The Exclusion Zone
These days the line between dystopian and realist narratives feels increasingly blurred. The virtual world too now seems inseparable from the physical. The Exclusion Zone amply demonstrates that poetry is able to speak to these convergences.
Shastra Deo’s second collection takes destabilisation seriously, not only as an aesthetic value but as part of the texture of experience and subjectivity. Many of the poems are placed in the midst of catastrophe or violence, energised by critical questions. When our survival is threatened, what previously unimaginable acts become necessary? How do we change when plunged into high-stakes scenarios?
“Fukushima Soil” considers how radiation permeates material existence much more stubbornly than human language: “It was many years ago, now, when a stone was just a stone.” In “Aubade (Earth-TRN688)”, Deo asks, “Who in any wasteland / would not eat around the shape of their better self.” “Search History” begins: “I tell this story in the conditional: We may have known / the future. We may have done nothing”. At the same time, “if I am telling you this then ... there is still time.”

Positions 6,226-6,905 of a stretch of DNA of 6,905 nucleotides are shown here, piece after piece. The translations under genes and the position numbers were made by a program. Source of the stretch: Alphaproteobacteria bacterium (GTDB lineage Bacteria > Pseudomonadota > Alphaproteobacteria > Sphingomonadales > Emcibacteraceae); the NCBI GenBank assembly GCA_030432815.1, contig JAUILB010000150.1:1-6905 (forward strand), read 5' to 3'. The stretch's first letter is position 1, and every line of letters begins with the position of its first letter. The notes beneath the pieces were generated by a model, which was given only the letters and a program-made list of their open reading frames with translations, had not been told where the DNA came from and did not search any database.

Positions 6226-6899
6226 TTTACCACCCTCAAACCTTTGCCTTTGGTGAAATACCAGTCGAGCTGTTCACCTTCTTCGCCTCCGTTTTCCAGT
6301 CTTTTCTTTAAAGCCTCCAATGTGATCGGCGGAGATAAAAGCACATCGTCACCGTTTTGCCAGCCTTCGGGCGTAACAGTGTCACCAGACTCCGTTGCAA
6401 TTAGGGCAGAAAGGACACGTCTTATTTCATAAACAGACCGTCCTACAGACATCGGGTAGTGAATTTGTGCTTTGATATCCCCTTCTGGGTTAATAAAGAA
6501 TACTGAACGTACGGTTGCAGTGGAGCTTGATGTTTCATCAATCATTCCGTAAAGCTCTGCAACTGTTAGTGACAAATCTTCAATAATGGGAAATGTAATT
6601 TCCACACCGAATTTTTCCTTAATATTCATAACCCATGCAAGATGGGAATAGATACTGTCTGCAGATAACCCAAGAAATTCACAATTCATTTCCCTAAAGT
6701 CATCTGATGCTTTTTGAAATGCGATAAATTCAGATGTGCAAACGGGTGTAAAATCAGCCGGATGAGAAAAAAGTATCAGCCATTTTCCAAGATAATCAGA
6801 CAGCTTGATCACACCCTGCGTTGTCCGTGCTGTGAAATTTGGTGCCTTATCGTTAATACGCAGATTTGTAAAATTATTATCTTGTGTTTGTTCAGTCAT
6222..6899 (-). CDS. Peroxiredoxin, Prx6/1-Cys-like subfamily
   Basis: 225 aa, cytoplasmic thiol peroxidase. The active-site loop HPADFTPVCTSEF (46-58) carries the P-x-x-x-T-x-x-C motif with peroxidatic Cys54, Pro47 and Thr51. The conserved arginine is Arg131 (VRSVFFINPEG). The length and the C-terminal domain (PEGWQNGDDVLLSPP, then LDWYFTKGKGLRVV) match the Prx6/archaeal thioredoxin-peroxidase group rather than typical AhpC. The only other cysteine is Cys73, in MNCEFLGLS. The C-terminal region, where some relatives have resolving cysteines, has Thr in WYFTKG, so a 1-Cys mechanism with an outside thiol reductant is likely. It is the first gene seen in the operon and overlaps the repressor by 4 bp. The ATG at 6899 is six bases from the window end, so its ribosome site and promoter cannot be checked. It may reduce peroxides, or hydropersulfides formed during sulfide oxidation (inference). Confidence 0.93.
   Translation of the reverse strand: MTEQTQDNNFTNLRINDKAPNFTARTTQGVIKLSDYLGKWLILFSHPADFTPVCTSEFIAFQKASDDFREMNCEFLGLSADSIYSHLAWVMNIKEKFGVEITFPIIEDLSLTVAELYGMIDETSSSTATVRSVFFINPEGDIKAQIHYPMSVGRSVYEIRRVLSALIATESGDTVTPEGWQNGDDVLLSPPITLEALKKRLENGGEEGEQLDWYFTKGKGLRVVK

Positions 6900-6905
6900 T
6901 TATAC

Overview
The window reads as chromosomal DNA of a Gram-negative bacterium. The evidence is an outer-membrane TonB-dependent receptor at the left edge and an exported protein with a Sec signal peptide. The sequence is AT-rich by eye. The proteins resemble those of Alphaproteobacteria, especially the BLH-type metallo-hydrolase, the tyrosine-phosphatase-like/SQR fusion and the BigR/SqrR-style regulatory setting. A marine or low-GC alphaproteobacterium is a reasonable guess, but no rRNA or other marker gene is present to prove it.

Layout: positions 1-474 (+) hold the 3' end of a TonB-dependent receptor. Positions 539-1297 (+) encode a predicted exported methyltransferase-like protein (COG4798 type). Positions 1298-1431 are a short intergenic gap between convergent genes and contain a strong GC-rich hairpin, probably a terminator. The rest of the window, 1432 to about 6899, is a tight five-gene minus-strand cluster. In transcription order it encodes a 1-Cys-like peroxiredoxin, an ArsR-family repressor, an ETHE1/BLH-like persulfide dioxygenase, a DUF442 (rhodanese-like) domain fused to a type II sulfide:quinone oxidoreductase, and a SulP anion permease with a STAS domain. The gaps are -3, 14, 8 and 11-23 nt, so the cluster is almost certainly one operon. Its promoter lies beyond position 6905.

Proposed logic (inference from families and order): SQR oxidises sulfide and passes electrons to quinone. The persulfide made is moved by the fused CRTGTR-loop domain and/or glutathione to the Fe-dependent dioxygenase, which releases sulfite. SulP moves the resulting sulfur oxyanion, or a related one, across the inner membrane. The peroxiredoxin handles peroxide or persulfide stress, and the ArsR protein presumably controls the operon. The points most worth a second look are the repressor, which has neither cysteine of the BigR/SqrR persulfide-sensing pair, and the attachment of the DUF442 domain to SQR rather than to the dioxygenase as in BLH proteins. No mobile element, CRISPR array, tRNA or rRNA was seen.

While species loss and language degradation are recurrent, interrelated themes, The Exclusion Zone is also preoccupied with the hunting of animals, family and memory, spells and incantations. The poems often speak in jagged and urgent syntax, through fragmentary narratives peppered with fierce, kōan-like phrases. Just as important as this voice – troubled and troubling but also tender – is the arrangement of text on the page. There are list poems, a flowchart questionnaire poem, a constellation of stars in “View of the Sky from an Imagined Lake”.
Hyperlinks, footnotes and references proliferate; poetic Easter eggs, you might say. “It survives” is a choose-your-own-adventure poem, branching through the book with equal parts wit and dread. The poem includes passages in Hindi. Deo writes in a note, “curious reader-players can use the ‘camera’ function of an app like Google Translate to delve deeper into the text”. Rather than feeling gimmicky, this feature reminds us that poems always point elsewhere, to worlds that are actual or imminent.
Discovering in the notes that many of the poems are inspired by video games, for me, slightly diluted their visceral, amorphous effects. No doubt many other readers will experience the opposite. Regardless, the rigour and playfulness of these poems make for a formidable collection.
UQP, 104pp, $24.99
This article was first published in the print edition of The Saturday Paper on March 25, 2023 as "The Exclusion Zone, Shastra Deo".
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